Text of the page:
I had the opportunity this past fall to instruct a 16-week course in the United Arab Emirates (UAE). The students were young Emirate college graduates entering into the UAE’s government service. The western instructor staff and the Emirates were different in so many ways – culture, dress, and religion. But as we developed a relationship with them, those differences went from stark to not noticed at all. Over a short period of time, we knew them. First by name and then by personality. Mansour was there because he wanted to serve his country. Thabit was married and had a new baby boy that brought joy to his life. Shaika was following her father’s footsteps and hoping to make him proud. Nayla was diagnosed with cancer. Badr, was Big Man on Campus, commanded everyone’s attention. Abdulla was the smart, quiet one with a charming personality. Saeed worried for his father when he had major surgery. Hessa was the instigator who showed me what my own mother was probably like at her age. And so go all 41 of the students.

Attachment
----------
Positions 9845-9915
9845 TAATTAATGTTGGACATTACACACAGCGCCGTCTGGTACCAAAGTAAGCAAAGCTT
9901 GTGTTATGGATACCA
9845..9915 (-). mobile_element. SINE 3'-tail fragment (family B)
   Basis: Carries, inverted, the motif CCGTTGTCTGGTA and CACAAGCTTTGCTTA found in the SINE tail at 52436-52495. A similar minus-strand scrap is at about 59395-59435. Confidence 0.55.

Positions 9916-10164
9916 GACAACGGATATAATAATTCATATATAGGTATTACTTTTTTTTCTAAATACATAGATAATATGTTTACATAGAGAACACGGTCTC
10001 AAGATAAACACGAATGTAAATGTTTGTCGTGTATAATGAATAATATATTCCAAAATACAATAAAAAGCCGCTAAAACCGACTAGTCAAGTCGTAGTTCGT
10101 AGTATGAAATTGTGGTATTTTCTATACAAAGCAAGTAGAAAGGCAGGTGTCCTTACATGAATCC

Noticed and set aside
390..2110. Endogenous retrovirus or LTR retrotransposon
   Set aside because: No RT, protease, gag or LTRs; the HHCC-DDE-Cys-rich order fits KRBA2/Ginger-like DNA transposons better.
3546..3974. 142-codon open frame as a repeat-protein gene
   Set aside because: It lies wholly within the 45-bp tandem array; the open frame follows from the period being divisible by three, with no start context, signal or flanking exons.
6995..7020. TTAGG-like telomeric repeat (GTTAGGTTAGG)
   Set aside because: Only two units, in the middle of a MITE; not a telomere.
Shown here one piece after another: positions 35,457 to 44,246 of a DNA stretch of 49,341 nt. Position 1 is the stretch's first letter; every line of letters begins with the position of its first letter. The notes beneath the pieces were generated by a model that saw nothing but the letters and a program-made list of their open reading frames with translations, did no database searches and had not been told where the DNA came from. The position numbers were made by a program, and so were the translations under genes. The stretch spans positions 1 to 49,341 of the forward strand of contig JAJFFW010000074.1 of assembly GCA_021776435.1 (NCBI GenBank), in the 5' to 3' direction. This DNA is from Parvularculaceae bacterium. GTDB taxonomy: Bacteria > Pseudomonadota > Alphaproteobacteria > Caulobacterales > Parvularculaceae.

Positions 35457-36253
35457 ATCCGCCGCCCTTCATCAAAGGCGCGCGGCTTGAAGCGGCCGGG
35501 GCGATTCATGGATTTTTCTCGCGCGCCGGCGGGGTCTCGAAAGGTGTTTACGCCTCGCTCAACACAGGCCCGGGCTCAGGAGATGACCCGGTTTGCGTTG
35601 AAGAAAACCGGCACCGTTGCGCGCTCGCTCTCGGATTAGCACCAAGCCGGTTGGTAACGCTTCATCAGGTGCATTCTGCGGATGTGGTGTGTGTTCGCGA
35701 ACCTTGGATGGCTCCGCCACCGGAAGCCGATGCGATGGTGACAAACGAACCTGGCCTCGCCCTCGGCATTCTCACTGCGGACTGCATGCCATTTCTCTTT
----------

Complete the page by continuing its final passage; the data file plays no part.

Being in relationship makes a difference. For us, it erased the difference in culture, dress, and religion and allowed us to see them for who they were – people, like all of us; human like all of us; children of God, like all of us.
How will each of us live out a relationship with those who are different from us? Perhaps joining St. John’s on its next trip to South Africa and getting to know the children? Perhaps joining Saint John’s at Grace’s Table, providing a meal, eating and praying with the homeless in Georgetown? Perhaps spending time tutoring? Perhaps calling the homeless you pass every day by name? How will we be in relationship so that we see people who are different from us as not so different after all?